Caucus meets today for brutal post-mortem on what went wrong.

Labour MPs will demand David Cunliffe release potentially embarrassing internal polling results on his popularity to them in caucus as part of a brutally frank post-mortem of Labour's dismal election campaign.

The party's new caucus will meet for the first time today to review what went wrong and Mr Cunliffe's wish to put his leadership to the vote. Mr Cunliffe will face calls to release Labour's tightly guarded internal polling and focus group research - something that could be potentially embarrassing to him.

Watch: Election 2014: Cunliffe vows to stay on

Several MPs said with the rest of the party under scrutiny over its performance, caucus should be also able to assess how much of a factor his own leadership was in the result. Labour's polling company, UMR Research, polls on how favourable voters' impressions are of the party leader and other key MPs - but the results are closely held by the leadership team.


At least four MPs are yet to rule out a tilt against Mr Cunliffe: Grant Robertson, David Shearer, David Parker and returning MP Stuart Nash. But Mr Cunliffe's wish for a swift leadership contest could be foiled - many MPs including Mr Shearer, Phil Goff and Mr Nash believed a vote should be delayed to allow an assessment of what went wrong.

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Mr Nash said he was focusing on making his Napier electorate a safe Labour seat but would not rule out stepping up for the leadership. He said it was clear change was needed and the question was who could deliver that best. He was among those who said he believed Mr Cunliffe should reveal the results of UMR's polling to caucus, which was a confidential forum.

Mr Parker has previously said he had shelved all his leadership ambitions, but has not returned phone calls since election night.

Mr Shearer said MPs he had spoken to did not want to rush into a leadership contest. "We need to think about it, analyse it and work out what is best for the party - not for individuals." He also backed a release of the poll results to caucus.

Mr Cunliffe has already started campaigning for the top job, emailing members and unionists immediately after conceding on election night.

A Facebook page has also been set up by supporter "Nigel", who says Mr Cunliffe and his team are not involved in the page.

Watch: Cunliffe: 'Not a good result'

Labour leader David Cunliffe says opposition parties were denied crucial airtime during the election campaign which saw them losing votes across the board. Mr Cunliffe insisted the loss at the ballot box was "the same proportionate decline" that was seen in results polled by the Green Party and across the left, adding: "It's not specific to the Labour party."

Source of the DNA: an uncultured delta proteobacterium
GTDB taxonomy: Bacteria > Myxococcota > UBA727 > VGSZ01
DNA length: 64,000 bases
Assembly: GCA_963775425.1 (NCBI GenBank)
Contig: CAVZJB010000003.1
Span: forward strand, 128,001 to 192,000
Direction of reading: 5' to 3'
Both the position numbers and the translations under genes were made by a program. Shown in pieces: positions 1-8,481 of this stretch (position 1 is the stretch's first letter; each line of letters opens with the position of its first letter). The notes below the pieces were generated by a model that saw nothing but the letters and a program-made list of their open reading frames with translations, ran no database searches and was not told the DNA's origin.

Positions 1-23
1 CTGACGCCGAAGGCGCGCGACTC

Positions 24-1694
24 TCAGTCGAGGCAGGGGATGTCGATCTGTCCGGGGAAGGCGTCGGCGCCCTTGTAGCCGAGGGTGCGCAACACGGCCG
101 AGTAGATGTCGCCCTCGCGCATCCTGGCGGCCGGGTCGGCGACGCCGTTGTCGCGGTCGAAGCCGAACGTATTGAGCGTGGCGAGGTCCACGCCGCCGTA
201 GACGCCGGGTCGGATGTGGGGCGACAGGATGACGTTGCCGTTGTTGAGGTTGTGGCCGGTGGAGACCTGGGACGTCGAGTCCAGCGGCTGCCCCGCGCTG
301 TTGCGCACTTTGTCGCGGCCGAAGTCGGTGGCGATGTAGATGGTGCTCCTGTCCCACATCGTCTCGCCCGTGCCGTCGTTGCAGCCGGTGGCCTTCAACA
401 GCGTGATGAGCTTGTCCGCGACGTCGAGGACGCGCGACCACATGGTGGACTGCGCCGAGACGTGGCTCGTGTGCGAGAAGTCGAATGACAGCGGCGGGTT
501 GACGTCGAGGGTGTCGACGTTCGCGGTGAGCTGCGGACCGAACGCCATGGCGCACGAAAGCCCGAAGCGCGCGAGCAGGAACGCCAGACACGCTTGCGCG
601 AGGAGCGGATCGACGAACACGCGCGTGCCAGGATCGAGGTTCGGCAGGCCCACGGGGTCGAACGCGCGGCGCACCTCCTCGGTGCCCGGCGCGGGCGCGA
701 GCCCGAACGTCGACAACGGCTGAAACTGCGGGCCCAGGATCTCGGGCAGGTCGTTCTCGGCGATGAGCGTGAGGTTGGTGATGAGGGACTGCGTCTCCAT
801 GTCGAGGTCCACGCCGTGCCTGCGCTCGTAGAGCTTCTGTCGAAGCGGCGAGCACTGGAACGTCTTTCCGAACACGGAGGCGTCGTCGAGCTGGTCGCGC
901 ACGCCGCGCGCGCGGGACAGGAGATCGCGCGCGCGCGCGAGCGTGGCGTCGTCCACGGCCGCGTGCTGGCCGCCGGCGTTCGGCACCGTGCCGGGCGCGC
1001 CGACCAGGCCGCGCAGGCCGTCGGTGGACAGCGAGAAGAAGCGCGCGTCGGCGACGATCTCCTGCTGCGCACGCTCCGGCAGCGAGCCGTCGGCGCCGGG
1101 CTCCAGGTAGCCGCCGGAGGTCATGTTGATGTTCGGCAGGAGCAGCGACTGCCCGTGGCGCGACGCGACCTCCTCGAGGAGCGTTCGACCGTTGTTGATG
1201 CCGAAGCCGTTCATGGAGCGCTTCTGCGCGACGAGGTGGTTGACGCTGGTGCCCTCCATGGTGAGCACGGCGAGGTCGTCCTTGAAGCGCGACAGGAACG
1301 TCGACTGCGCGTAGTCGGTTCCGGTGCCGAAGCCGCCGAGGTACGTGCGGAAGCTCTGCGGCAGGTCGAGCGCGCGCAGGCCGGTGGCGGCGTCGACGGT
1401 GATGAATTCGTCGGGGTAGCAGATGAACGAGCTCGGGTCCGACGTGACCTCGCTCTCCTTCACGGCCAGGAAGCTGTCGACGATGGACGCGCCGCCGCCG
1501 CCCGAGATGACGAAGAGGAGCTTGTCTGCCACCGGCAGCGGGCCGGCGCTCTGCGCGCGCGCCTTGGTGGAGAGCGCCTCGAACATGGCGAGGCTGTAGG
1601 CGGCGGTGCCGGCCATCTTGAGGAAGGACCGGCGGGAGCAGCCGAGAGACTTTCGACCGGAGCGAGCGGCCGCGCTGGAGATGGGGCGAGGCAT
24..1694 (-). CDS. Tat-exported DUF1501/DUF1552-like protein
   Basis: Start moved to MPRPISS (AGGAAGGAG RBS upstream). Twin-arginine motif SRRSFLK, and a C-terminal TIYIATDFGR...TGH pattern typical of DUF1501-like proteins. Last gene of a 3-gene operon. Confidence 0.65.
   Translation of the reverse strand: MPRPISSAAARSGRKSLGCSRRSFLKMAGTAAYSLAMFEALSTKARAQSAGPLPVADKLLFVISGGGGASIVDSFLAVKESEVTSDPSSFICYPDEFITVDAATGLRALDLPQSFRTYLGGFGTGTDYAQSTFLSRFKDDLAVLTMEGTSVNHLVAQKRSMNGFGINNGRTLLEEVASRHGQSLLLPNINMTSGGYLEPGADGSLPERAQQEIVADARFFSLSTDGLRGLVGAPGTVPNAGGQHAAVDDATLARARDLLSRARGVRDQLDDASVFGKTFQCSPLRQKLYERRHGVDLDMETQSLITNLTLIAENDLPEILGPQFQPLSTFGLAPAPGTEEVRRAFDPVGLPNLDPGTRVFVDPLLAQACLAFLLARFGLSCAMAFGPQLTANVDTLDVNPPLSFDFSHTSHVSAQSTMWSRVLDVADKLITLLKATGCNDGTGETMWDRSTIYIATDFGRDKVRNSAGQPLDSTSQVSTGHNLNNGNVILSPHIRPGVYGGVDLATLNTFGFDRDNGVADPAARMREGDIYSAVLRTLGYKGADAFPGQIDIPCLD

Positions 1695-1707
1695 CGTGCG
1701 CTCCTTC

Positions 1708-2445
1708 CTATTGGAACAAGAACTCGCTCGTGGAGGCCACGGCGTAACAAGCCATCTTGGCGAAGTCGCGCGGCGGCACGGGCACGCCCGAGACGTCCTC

Neither party president Moira Coatsworth nor general secretary Tim Barnett returned calls yesterday after criticism over fundraising efforts. Mr Barnett said on Sunday that the party books were in good order although more money was always helpful. He said if a planned review found a personnel change was required, that would happen.

Labour's first caucus

• Will seek to delay a vote on the leadership until final results are known and Labour has analysed what went wrong.

• Will ask David Cunliffe to release internal polling on him.

• Party officials Moira Coatsworth and Tim Barnett will have to face caucus after questions about their campaign fundraising.

• Not ruling out contesting the leadership against Mr Cunliffe: Grant Robertson, David Parker, David Shearer, Stuart Nash.

Goff: Analyse what went wrong before the election

Former Labour leader Phil Goff told Radio New Zealand it would be a mistake to enter a leadership challenge before analysing what went wrong before the election.

"It's just logical, it's common sense to do it that way - find out what the reasons were, when you understand the reasons clearly, then we can understand and act upon the reasons which saw brand Labour relegated to 24.7 per cent instead of the 40 per cent that we actually needed."

Mr Goff suggested Labour leader David Cunliffe was in a hurry to confirm support for his leadership due to the adrenaline that he had built up during the election campaign.

"If we don't show the humility to acknowledge that there were things that we did that the wider electorate did not agree with, or the way we presented ourselves that didn't connect with them, then we're not doing justice to them or ourselves."

The party were "hugely disappointed" with the election result, Mr Goff said.

Former leader David Shearer also spoke to Radio New Zealand this morning and called for an independent review into the failures of Labour's 2014 election campaign.

"We need to know, behind the scenes for example, what our polling suggested, where our vote went

"What we need to do is take a very good look at all of the elements which led to our defeat, what we then need to do is take a look at that, review it, then we move to the changes that we need to make, that may include leadership or it may not.

"My fear is - and I think a few other MPs share this - is that unless you absorb this and take a look at it, what we end up doing, particularly with the way the Labour party selects its leadership now, is that you launch into a leadership campaign which actually diverts you from thinking through what actually happened.

"This is horrendous for Labour, we need to own this result."

- Additional reporting by Brendan Manning